You can guarantee that when a company gets as big as Facebook that there will be a tonne of misinformation about the way they do things and what their rules and regulations are. But there are some commonly held ideas about Facebook for Business that just simply don’t stack up – and never really did.
Where do these myths come from? It’s usually from disgruntled business users who remember a time when they used to get tonnes of impressions, reach and clicks from Facebook Ads – back around 2015 – when the world was a very different place and marketing on social media was an entirely different beast.
So what are these big myths?
- MYTH: Facebook is holding back posts from my page from reaching people so I’ll be forced to pay to boost them
- MYTH: You need to niche down all your ads on Facebook to a super specific target audience to get results
- MYTH: You will get much less reach when you use third-party scheduler (like Buffer, Hootsuite, etc)
Myth #1: Facebook holds back my posts to make me pay for ads
This myth appeared because of the fact that reach on organic posts has plummeted over the last 10 years. That can make a lot of marketers a bit salty. Especially given the proliferation of ad spaces across the Facebook family of apps. The trouble is that it isn’t true.
The reason why organic reach on business posts has plummeted is for a few reasons – and none of them have to do with paying for ads.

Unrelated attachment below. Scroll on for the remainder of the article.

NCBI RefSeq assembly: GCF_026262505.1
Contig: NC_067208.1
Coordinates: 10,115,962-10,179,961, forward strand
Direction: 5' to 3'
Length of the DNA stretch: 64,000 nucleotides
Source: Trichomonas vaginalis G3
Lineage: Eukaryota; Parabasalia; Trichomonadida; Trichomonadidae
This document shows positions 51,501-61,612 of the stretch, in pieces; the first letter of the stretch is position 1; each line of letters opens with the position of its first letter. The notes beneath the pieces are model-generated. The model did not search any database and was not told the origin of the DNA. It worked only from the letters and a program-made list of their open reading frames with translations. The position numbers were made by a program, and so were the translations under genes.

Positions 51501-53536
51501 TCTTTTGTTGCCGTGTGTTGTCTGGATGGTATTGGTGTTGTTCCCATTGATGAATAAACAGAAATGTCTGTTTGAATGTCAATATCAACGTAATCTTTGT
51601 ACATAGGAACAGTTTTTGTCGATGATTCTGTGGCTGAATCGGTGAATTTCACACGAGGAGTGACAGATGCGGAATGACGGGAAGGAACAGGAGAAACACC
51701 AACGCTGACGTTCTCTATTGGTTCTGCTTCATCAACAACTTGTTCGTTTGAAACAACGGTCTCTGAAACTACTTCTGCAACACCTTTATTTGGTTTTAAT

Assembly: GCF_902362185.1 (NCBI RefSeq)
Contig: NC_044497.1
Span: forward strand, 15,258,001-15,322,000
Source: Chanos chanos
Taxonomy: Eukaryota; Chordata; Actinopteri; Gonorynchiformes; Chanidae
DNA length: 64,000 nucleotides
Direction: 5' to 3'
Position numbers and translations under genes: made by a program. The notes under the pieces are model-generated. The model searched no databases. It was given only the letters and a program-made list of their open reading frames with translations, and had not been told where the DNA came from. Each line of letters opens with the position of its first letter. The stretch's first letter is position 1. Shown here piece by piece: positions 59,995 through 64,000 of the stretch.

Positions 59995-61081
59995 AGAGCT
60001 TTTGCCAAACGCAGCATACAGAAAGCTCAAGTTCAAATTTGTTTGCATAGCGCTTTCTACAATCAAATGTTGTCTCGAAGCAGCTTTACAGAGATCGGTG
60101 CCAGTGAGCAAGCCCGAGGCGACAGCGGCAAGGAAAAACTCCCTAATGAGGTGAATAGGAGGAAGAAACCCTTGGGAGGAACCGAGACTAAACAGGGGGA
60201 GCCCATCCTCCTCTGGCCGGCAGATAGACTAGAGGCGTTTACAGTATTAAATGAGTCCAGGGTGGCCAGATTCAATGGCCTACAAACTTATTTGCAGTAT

First, the number of businesses on Facebook has skyrocketed over the last 10 years. In 2011, there were perhaps 1 million business pages on Facebook. There is now over 200 MILLION small businesses using the tools on Facebook. That’s a massive 19,900% increase over 10 years. Safe to say that this is a pretty big reason why your posts aren’t getting in front of so many people anymore. The competition for what appears on the feed is fierce!
And this brings us to reason number 2 – business page posts are typically pretty terrible. I mean, how many ways can you yell at people to buy your stuff? Ask a small business on Facebook, because they are doing it all the time. Constantly pushing price, promotion and product to people who simply don’t care. Facebook itself, through the Boost with Facebook program and Facebook Blueprint, likes the idea of multiple kinds of content to put on your pages. It involves content that is Engaging (gets attention because it’s interesting), Educational (teaches someone something useful) and Exciting (that inspires someone to take action.) This combination also fits well with the customer journey of Awareness, Consideration and Conversion, so you can ensure that you have the right kind of posts to fit where your potential customers are at.
The reality is that Facebook is a busy place these days – and businesses tend to be really bad at posting on it.
Myth #2: You always need to tightly target your audience on Facebook Ads
This is one is also something that gets dragged out by amateur marketers who think that just because something is an option, then it must be used.
The Facebook Ads platform has, at its core, the ability for you to really drill down and target people with ads based on Core Audiences such as Age, Location Gender and Interests. There are also Baheviours, Employment and more advanced features such as Custom Audiences and Lookalike Audiences. All these options excite marketers because we have the ability to really focus in on the people most likely to want our stuff.